Los Angeles Fil-Am musician-teacher receives prestigious award
LOS ANGELES, California — Christmas came early this year for Los Angeles Unified School District teacher Asuncion Ojeda as she received December 6 the “2015 Shining Star” award from the non-profit Education Through Music – Los Angeles (ETM-LA) at the iconic Skirball Cultural Center in this city.
The only other recipient this year of the prestigious award was Grammy winner and music executive Randy Spendlove, president of Motion Picture Music at Paramount Studios. Spendlove has worked with popular artists including Beyonce, Linkin Park, Green Day and U2.
ETM-LA presents these awards every year to people who have had an impact on people’s lives through music.
“This is a nonprofit organization that works to put quality music education in disadvantaged schools,” according to Ojeda, who also received recognition from LA Mayor Eric Garcetti.
Ojeda has been teaching music in LA public schools for more than 14 years. She currently teaches in three schools: Normandie Avenue, Holmes Ave and Bushnell Way.
ETM-LA brings children, families and artists together to make music through school concerts and community events. The group sends excellent music teachers to share their talents with school children, who otherwise would not have the money and chance to learn from the “masters.”
Ojeda said, “To me, the award is an affirmation of the work that I have been doing—teaching music in public schools. It recognizes the importance of music teachers in a child’s education.”
Excelling in the Philippines’ indigenous instrument kulintang and flute, Ojeda grew up in Quezon City with a musically inclined family. She recalls learning to play the guitar from her sister, Carol Ojeda Kimbrough, a college professor in Orange County, while she picked up the Hohner melodica piano, following the record collection of her father.
“As a child, singing was a big part of my day. I was always around people who loved music and who wanted to make music, so ‘talent’ was not something that I thought of,” Ojeda remarked.
While flute is her main instrument, she has been studying with the Maguindanao and Maranao kulintang ensemble for the last 27 years under Guro Eleanor Academia through the World Kulintang Institute.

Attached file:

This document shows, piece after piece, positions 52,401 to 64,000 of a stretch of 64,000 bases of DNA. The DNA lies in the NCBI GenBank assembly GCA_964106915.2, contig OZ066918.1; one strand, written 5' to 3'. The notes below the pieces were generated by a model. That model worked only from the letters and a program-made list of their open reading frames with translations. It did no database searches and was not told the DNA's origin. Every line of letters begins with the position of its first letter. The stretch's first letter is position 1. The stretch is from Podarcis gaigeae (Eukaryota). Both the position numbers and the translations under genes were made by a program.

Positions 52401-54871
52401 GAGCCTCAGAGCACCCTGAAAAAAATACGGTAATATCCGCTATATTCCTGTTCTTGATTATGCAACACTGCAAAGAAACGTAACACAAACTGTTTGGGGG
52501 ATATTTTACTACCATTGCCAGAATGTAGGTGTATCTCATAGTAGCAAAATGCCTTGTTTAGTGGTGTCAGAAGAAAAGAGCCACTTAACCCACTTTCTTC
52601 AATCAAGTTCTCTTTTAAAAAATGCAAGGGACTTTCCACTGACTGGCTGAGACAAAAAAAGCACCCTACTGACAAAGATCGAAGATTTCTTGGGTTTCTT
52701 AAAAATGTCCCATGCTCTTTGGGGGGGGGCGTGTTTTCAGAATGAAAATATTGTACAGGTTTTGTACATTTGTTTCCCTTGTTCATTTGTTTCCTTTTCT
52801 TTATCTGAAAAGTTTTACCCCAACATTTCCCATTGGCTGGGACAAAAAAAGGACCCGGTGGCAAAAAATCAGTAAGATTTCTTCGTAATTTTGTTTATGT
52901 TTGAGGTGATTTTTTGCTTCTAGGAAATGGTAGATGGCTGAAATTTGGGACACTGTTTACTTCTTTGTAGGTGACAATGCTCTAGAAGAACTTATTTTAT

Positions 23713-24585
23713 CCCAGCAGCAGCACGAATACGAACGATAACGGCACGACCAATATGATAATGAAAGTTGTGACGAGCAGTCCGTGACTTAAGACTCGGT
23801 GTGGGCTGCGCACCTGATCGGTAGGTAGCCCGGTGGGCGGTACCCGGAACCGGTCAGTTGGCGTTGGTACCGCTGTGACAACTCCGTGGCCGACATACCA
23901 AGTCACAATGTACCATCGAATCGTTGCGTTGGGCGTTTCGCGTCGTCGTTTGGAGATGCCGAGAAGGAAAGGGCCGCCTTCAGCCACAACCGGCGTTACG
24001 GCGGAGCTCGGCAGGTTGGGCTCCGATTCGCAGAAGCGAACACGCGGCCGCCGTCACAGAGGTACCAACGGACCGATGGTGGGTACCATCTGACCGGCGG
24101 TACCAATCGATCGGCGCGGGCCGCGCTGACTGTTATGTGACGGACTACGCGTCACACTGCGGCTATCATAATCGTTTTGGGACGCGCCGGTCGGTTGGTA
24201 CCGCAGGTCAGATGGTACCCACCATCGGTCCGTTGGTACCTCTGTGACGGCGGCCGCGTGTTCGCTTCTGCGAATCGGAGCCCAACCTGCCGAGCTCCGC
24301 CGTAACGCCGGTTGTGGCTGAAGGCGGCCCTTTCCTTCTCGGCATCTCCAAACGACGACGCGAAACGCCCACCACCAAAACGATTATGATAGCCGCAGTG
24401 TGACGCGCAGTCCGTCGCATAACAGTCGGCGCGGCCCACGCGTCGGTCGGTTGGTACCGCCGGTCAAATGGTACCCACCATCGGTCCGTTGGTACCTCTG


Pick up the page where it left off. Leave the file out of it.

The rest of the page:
“I do consider myself as excelling in the kulintang tradition,” she said.
Kulintang is an ancient form of musical instrument from Southern Philippines made up of small horizontally laid gongs and drums that function melodiously.
Ojeda was an elementary classroom teacher in all subjects with LAUSD before teaching music since fall of 2001.
For about ten years she taught private flute lessons while working on school presentations with the World Kulintang Institute through the Music Center on Tour program.
“My best music inspiration is any good choral conductor; I am moved by how they can work with a group of people from varied musical backgrounds and vocal abilities, taking them to a level where they sound like a unified, attuned, artistically expressive ensemble.”
Seven years ago, she discovered the Filipino American Symphony Orchestra (FASO) on Facebook and became a part of this group ever since, performing at the Alex Theater last month in the production of “FASO Goes Pop!”
She said FASO, through thoughtful programming, has attracted a good patronage among the Filipino communities for symphony concerts.
Catering to her roots, Ojeda focuses on her kulintang studies. She hopes to someday travel to Mindanao and jam with other kulintang players.
“The World Kulintang Institute classes and rehearsals are structured such that I am given the opportunity to assist with instruction. I enjoy that very much, and I hope to do more kulintang teaching in the future.”
She will continue teaching music in a public school and share with disadvantaged children the many benefits of using music as a teaching method to open their creative outlook and opportunities.
“Musicians are trained to listen, and as a music teacher, it is my job to encourage students to listen to music, to listen to themselves, to listen to one another. Engaging in a more pensive thought,” she mused. “How much better would this world be if we all just listen?”
Playing music is second nature to Asuncion Ojeda so that one can anticipate that her teaching will continue to bloom with her musical performances.
“I enjoy hearing and performing new compositions, as well as older music that most audiences might not recognize, and I hope to be part of concerts with this type of programming”.
Her community would truly embrace her aspiration to perform and to share more music by Filipino composers.
What’s in store for her? In March she will perform with the Musica Angelica Baroque Orchestra, and, “It looks like I might be going to Cambodia this summer to perform with a group a composition by Chinary Ung, a multi-awardee Cambodian-American composer.”
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